Plaintiff was not successful in his attempts to return to work and late in November, 1959, finally entrusted his grievance entirely to the Brotherhood of Pullman Car Porters, whom he asked to represent him in the grievance procedure with representatives of the company.

Mr. Milton P. Webster, First International Vice President of the Union, and one of the defendants herein, was the individual who handled this grievance in his position with the union. On an appeal provided for under the grievance procedure, the matter was submitted to a company official designated as an 'Appeals Officer'. This officer decided that plaintiff could return to work but denied his claim for back pay during the period from September 16, 1959, when he was not permitted to work by the employer. Plaintiff returned to work February 4, 1960. The next step in the grievance procedure, which now applied only to the claim for back pay, would...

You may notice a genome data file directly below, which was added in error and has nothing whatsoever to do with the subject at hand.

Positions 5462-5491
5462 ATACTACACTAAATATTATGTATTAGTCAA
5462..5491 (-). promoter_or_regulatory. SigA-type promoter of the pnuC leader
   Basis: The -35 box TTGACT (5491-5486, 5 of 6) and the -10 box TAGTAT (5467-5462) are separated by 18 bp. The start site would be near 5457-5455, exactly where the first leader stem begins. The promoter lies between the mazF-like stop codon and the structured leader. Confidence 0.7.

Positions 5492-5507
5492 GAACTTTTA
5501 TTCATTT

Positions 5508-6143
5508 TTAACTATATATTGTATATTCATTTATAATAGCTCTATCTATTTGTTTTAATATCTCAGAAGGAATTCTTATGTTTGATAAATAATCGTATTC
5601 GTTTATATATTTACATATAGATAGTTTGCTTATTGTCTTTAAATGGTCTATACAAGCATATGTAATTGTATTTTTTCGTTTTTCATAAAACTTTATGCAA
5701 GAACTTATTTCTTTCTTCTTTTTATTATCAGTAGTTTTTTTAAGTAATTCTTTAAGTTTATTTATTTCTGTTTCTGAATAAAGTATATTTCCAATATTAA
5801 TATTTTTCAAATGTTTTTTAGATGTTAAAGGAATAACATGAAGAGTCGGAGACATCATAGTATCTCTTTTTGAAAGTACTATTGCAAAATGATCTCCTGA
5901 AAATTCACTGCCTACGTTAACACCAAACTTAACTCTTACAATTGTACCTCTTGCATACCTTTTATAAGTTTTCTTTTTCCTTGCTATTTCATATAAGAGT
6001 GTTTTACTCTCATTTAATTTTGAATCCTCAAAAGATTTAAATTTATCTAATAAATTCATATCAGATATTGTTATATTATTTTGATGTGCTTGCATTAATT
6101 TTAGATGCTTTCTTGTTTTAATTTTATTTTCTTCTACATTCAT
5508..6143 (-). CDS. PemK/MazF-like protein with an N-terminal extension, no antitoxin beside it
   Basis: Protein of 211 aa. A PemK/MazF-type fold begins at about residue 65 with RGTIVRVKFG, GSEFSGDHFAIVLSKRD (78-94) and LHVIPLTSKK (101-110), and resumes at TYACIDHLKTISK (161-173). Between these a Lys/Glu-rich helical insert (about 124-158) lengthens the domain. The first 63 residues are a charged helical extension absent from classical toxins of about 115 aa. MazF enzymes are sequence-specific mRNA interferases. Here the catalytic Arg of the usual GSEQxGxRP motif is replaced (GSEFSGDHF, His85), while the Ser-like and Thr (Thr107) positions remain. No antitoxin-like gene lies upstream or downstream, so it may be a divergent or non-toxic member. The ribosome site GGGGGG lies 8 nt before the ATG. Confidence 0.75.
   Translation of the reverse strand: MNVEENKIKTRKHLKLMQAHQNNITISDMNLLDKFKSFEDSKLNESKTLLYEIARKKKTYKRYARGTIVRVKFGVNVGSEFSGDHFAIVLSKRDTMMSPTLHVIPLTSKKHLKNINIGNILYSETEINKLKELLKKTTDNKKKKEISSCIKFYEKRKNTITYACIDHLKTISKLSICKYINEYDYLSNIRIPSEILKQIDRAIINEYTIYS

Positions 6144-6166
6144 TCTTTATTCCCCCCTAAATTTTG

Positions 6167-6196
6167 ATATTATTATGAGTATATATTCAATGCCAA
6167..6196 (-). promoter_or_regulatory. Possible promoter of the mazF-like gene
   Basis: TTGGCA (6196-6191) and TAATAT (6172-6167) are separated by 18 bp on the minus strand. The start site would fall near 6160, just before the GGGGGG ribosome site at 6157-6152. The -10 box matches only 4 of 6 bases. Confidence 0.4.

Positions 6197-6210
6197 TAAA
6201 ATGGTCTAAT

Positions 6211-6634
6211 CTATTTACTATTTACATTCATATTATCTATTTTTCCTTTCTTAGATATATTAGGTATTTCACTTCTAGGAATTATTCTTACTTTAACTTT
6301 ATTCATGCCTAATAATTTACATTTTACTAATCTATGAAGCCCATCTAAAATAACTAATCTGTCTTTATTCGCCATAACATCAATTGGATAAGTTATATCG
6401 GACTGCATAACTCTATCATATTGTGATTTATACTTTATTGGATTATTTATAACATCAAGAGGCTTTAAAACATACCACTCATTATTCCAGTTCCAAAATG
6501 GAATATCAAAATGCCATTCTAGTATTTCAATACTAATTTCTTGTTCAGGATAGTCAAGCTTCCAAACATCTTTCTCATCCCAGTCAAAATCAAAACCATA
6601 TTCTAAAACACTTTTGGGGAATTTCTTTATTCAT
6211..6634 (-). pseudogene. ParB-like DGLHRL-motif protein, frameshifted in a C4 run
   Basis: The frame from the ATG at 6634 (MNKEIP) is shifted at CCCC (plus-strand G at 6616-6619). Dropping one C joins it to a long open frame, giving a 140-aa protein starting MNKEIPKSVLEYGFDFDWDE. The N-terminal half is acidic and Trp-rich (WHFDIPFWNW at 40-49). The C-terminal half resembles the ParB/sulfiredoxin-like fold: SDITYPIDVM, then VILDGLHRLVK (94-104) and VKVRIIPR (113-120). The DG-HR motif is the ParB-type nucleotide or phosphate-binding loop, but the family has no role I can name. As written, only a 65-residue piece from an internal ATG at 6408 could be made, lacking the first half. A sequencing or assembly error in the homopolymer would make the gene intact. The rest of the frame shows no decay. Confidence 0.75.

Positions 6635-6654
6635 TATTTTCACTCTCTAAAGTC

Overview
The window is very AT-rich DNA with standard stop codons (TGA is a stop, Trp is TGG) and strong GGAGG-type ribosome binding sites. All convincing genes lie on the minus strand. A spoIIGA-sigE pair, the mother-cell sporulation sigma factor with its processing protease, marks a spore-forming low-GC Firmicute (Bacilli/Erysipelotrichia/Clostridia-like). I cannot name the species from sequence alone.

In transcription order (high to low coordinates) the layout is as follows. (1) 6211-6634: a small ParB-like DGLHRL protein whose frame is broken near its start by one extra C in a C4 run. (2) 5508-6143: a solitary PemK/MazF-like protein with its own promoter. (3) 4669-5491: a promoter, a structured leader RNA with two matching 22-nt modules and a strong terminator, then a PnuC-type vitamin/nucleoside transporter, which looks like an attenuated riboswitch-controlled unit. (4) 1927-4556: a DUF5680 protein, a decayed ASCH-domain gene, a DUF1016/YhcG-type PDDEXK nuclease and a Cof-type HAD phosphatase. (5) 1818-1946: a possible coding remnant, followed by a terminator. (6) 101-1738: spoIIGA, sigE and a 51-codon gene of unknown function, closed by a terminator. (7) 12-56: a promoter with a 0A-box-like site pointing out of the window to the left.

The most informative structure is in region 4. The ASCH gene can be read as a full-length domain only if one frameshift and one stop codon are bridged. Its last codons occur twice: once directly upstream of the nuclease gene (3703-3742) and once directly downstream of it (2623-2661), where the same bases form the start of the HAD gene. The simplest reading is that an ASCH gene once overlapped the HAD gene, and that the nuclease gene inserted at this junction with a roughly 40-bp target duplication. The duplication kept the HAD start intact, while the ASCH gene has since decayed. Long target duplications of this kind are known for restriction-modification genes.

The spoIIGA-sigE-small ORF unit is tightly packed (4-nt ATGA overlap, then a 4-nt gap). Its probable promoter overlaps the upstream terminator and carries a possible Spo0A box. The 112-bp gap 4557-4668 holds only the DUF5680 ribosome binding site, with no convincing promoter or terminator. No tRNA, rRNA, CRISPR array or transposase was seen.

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7 cases
  • Pagan v. City of Kennett
    • United States
    • Court of Appeal of Missouri (US)
    • April 2, 1968
    ...Summary Judgments in Missouri, 22 J.Mo.Bar 14, 17 (1966)) and that movant is entitled to judgment as a matter of law. Norman v. Willis, Mo.App., 402 S.W.2d 46, 47(1). See Cure v. City of Jefferson, Mo., 380 S.W.2d 305, 310(2). Our appellate courts have repeatedly characterized a summary jud......
  • Lowe v. Hotel & Restaurant Emp. Union, Local 705, 1
    • United States
    • Supreme Court of Michigan
    • March 22, 1973
    ...one court to conclude that the fact finder must determine the state of mind or motive of the union's decision-maker. Norman v. Willis, 402 S.W.2d 46 (Mo.App.1966). Our court has not endorsed such a subjective measure of union responsibility. In the context of an action against the employer,......